By Francesco Francavilla, Victor Gischler, Stephen B. Scott, Salvator Aiala Studios, Howar Chaykin, Jesus Aburto, Michael Uslan, Giovanni Timpano, Marco Lesko, Matt Wagner, Brennan Wagner

Extra large, celebratory issues are always a mixed bag. This ends up especially true of The Shadow #100, a 48-page special issue that includes 5 different stories. Each of the different Shadow stories are written, illustrated, and colored by different creative teams so despite how well each tale might have stood up independently, they can’t help but end up compared to one another. In that regard the standouts of the issue are easily the opening and closing stories, mainly based on the quality of the art and color work at hand, though the intermediate stories are all enjoyable in their own right. Most of the stories at hand have ultimately very simplistic plots, just a lot of well-written riffs on the standard array of crime buster tropes that have informed Shadow stories since he first started on the radio. As a result the bigger selling point of the comic is very much in the art department, where a lot of the stories manage to truly shine.

The opening story, ‘The Laughing Corpse,’ is the best in the entire comic having been written, drawn, and colored by Francesco Francavilla. Francavilla is an incredible artistic talent with an amazing grasp on scene composition and color work. He favors an incredible palette of washed-out grays and browns that serve to highlight the ruddy crimsons and soft yellows that punctuate his work. His style carries with it a lot of natural references to the EC and DC horror comics of the 1950s; both in terms of general iconography and in the way he arranges each page. His predilections are most apparent in his style of setting panels at crooked angles or framing huge, looming objects in the foreground to emphasize the atmosphere of a scene rather than literal setting. All of this is why he was such an inspired choice for Afterlife With Archie and he brings that same A-game to The Shadow #100. In particular he manages to wed his lexicon of horror comic designs to some very noir inspired lighting and shading techniques, creating an atmosphere that walks the line between the Shadow’s normal world of hard-boiled pulp and the creepy chiller thriller genre that populated horror films in the Shadow’s heyday of the ‘30s.

The middle stories are less memorable overall and easily the book’s weakest point. The lengthiest of the bunch is ‘Black and White and Red All Over,’ written and drawn by Howard Chaykin. Chaykin’s writing is an interesting stand out, a very meta-tale about the Shadow existing in comic books in his own universe. It’s a fun idea, but fun is all Chaykin is looking to have out of it, playing the story mostly for laughs.

It doesn’t help that his artwork still has a lot of problems with foreshortening and perspective, especially in the backgrounds. He does strong work drawing characters and even though they’re heavily stylized Chaykin’s facial features are still a standout, but he always ends up scrunching his characters into flat, lifeless backgrounds. It also doesn’t help that this story is in color, Jesus Aburto tries his best to fill in Chaykin’s artwork, but ultimately these are designs that would’ve worked better in black and white. As a result a lot of the plaid suits and ink splotch designs leave panels feeling cluttered and busy.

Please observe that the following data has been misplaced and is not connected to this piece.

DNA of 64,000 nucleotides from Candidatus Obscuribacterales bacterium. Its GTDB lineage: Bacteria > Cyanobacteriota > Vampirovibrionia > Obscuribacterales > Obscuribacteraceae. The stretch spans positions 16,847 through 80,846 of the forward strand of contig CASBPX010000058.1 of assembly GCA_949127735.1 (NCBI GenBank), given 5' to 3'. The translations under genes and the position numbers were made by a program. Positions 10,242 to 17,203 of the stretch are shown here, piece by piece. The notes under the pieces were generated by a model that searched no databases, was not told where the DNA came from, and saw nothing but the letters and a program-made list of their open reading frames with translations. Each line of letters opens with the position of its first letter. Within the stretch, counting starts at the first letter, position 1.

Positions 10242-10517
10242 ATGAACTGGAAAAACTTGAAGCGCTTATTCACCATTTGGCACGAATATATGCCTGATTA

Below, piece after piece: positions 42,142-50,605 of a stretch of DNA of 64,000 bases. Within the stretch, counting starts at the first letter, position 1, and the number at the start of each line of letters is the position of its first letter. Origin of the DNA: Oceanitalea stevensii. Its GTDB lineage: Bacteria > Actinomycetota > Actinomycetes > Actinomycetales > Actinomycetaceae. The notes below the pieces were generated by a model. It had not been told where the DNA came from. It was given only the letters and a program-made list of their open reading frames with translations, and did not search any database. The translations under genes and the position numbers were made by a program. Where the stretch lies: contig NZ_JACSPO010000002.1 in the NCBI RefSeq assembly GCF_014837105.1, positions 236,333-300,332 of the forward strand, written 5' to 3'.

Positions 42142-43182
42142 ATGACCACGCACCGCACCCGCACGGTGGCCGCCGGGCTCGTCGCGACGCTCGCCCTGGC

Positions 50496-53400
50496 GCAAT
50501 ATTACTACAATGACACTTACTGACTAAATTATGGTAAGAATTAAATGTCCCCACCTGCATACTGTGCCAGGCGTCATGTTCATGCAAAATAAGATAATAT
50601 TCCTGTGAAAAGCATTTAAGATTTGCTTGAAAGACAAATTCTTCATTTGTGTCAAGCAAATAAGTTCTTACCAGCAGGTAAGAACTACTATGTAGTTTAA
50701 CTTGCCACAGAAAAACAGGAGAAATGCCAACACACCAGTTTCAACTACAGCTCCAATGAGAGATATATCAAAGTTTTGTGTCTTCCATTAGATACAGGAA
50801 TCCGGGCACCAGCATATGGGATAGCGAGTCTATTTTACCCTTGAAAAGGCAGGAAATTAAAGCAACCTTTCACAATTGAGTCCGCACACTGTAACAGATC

The other middle stories are ultimately satisfying, but in no way memorable or engaging. There’s a lot of very good color and lighting work both from Marco Lesko and the Salvatore Aiala Studios, but it ends up with nothing to elevate. Both stories showcase a strong talent for realizing street lighting and using dynamic colors to tint entire scenes for effect, it’s just that the stories they’re attached to don’t leave a lasting impression.

Finally Matt Wagner writes and draws the final story with Brennan Wagner doing the colors. Matt Wagner takes an entirely different tract to storytelling from the others, filling up his section with gorgeous splash pages accompanying a purely text story. Each of the splash pages are wonderfully arranged featuring a carefully aligned collection of visual cues for the story. It’s similar in style to Francavilla’s approach only even more old school, drawing on the style that was endemic to the pulp stories and dime store novels of the ‘30s. This ends up a perfect fit for Wagner’s exaggerated style of character design and emphasis on bold, hard line work. It’s very reminiscent of Bruce Timm’s Batman: Strange Days anniversary short. Additionally, Wagner’s blend of lurid yet dramatic narration fits perfectly into The Shadow’s wheelhouse; honestly the whole story feels like a lost installment of Sandman Mystery Theater. Brennan Wagner also does a great job coloring, he’s worked a lot with Francavilla previously and brings a similar aesthetic to this story. The entire story is washed-out in sepia tone colors using red and silver for exclamation, similarly to Sin City. It all adds up to a very moody and well-composed piece that’s more of an exercise in atmosphere than anything else.

Overall The Shadow #100 is more passable than great. The opening and closing stories are strong standouts as I’ve said, but the bulk of material in the middle ends up tragically forgettable. What it really lacks is a sense of overarching cohesion, sometimes it wants to be a showcase of artwork using the Shadow as a convenient subject matter, sometimes it’s a meta-story revolving around the Shadow’s various media presences, and sometimes it’s just a very a simple crime fighter story. All these little pieces never add up to a coherent whole, leaving the reader undernourished by the end.


About The Author Former Contributor

Former Contributor

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